F Coding theory is concerned with finding explicit methods, called codes, of increasing the efficiency and reducing the net error rate of data communication over a noisy channel to near the limit that Shannon proved is the maximum possible for that channel. These codes can be roughly subdivided into data compression (source coding) and error-correction (channel coding) techniques. The rate of transmitting information relies on the amount of noise. In the latter case, it took many years to find the methods Shannon’s work proved were possible. A third class of information theory codes are cryptographic algorithms (both codes and ciphers). Concepts, methods and results from coding theory and information theory are widely used in cryptography and cryptanalysis. See the article ban (information) for a historical application. Information theory is also used in information retrieval, intelligence gathering, gambling, statistics, mobile phones and even in musical composition.
G A key measure of information is known as entropy, which is usually expressed by the average number of bits needed to store or communicate one symbol in a message. Entropy quantifies the uncertainty involved in predicting the value of a random variable. For example, specifying the outcome of a fair coin flip (two equally likely outcomes) provides less information (lower entropy) than specifying the outcome from a roll of a die (six equally likely outcomes). Applications of fundamental topics of information theory include lossless data compression (e.g. ZIP files), lossy data compression (e.g. MP3s and JPGs), and channel coding (e.g. for Digital Subscriber Line (DSL)). The field is at the intersection of mathematics, statistics, computer science, physics, neurobiology, and electrical engineering. Its impact has been crucial to the success of the Voyager missions to deep space, the invention of the compact disc, the feasibility of mobile phones, the development of the Internet, the study of linguistics and of human perception, the understanding of black holes, and numerous other fields. Important subfields of information theory are source coding, channel coding, algorithmic complexity theory, algorithmic information theory, informationtheoretic security, and measures of information.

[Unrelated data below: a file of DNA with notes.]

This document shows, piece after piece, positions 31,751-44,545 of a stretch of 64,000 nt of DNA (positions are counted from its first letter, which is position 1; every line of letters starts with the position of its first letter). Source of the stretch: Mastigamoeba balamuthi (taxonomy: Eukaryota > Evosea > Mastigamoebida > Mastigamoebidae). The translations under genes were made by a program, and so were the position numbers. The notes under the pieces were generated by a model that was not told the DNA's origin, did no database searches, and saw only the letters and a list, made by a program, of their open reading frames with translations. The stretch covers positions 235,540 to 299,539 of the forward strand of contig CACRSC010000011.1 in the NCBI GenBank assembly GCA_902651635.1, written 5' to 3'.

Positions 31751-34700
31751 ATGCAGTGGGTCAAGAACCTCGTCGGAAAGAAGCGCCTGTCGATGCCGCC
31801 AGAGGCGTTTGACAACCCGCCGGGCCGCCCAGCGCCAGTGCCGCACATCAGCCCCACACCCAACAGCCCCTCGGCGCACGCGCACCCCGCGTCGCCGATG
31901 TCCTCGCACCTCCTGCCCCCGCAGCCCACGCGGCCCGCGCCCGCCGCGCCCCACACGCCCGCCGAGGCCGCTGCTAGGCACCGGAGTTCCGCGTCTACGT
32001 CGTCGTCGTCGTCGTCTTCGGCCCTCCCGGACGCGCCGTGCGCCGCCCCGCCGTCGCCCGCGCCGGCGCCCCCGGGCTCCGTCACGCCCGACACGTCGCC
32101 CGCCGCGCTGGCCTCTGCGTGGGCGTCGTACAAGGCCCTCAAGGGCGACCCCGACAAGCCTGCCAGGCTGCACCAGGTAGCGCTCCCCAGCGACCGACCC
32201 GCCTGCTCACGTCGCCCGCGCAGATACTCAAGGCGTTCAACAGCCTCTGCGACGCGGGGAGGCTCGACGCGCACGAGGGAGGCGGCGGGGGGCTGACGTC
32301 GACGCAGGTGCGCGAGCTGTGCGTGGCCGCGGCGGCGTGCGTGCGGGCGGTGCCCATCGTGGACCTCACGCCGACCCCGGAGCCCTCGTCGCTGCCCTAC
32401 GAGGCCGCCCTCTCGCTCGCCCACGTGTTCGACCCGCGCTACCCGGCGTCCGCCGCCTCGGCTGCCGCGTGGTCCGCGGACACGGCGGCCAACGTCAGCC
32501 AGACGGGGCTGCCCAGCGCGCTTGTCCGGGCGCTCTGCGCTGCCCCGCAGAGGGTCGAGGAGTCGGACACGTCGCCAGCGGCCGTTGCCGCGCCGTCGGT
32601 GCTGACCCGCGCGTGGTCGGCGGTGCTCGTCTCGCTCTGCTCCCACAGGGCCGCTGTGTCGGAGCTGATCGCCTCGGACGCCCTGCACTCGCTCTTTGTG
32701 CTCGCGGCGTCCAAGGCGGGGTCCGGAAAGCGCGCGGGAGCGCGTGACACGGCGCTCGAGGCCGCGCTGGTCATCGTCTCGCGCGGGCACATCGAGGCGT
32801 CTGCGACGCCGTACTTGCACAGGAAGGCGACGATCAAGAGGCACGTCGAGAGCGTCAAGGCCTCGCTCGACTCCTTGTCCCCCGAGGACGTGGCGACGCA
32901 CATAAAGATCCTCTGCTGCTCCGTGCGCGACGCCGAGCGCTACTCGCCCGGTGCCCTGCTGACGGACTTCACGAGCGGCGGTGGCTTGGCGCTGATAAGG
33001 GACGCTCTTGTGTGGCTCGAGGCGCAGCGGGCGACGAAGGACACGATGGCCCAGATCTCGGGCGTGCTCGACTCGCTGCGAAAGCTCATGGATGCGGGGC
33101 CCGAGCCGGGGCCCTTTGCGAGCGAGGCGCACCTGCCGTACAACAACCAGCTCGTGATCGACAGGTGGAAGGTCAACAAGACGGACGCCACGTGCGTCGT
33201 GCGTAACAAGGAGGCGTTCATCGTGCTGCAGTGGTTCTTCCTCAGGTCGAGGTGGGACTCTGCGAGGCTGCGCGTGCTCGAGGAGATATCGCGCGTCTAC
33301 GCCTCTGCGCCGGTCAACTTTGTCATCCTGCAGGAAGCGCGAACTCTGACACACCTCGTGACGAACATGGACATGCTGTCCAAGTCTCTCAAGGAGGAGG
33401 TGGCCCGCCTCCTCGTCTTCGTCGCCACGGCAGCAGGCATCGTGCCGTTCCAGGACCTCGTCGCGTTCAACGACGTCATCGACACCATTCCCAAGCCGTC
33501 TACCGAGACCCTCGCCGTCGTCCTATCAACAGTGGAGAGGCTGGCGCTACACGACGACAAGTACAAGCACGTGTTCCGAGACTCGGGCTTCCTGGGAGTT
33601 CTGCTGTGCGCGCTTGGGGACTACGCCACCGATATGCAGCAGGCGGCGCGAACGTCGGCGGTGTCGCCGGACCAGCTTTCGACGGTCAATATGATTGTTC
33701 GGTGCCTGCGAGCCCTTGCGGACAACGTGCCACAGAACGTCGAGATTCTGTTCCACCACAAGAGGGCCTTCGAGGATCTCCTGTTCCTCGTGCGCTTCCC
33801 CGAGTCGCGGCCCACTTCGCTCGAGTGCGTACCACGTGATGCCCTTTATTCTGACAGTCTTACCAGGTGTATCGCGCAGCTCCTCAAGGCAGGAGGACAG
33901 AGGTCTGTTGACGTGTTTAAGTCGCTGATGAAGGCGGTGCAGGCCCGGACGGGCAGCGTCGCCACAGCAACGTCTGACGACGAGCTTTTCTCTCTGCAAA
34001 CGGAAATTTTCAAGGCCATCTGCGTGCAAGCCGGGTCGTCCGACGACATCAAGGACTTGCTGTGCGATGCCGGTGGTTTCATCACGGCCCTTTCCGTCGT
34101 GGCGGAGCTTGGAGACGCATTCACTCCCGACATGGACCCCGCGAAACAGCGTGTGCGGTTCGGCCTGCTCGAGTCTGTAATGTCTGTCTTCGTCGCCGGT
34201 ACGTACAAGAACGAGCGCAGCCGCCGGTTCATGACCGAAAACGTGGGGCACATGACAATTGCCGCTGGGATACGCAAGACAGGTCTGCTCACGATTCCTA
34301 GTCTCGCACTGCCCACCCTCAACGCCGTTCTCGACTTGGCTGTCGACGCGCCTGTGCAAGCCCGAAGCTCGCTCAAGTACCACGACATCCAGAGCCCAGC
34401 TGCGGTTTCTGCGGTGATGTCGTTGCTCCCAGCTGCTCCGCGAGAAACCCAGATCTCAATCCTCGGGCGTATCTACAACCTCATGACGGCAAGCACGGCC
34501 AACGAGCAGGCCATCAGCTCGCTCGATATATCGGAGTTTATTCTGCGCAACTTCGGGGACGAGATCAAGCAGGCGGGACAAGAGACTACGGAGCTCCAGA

Question 27-32 The reading Passage has seven paragraphs A-G. Which paragraph contains the following information? Write the correct letter A-G, in boxes 27-32 on your answer sheet.
NB You may use any letter more than once.
27 the process of condensing data
28 Dispensable roles of information theory in many areas
29 Easiness of reading data
30 Numerous subjects concerning information theory
31 Charmel coding as a branch of information theory
32 Aspects specializing in coding theory
Questions 33-37 Complete the following summary of the paragraphs of Reading Passage, using no more than three words from the Reading Passage for each answer. Write your answers in boxes 33-37 on your answer sheet.
In the 33 ……………….. , a 34 ……………….. was sent to gather photographs of Jupiter and Saturn and the pictures were meant to be sent back to the earth. However, there was something unexpected with the satellite so that the photographs which were 35 ……………….. did not reach the earth as planned. At the end, the 36 ……………….. satellite went out of the solar system. Thanks to Claude E.Shannon and his information theory that the 37 ……………….. could contribute to accomplishing the demanding task.
Questions 38-40 Do the following statements agree with the information given in Reading Passage 3? In boxes 38-40 on your answer sheet, write
TRUE if the sataement agrees with the information
FALSE if the statement contradicts the information
NOT GIVEN if there is no information on this
38 The original purpose that drove Shannon to begin his research was to tell whether the information was correct.
39 The amount of information through transmitting is determined by the level of noise.
40 Nearly all fields are concerning information theory.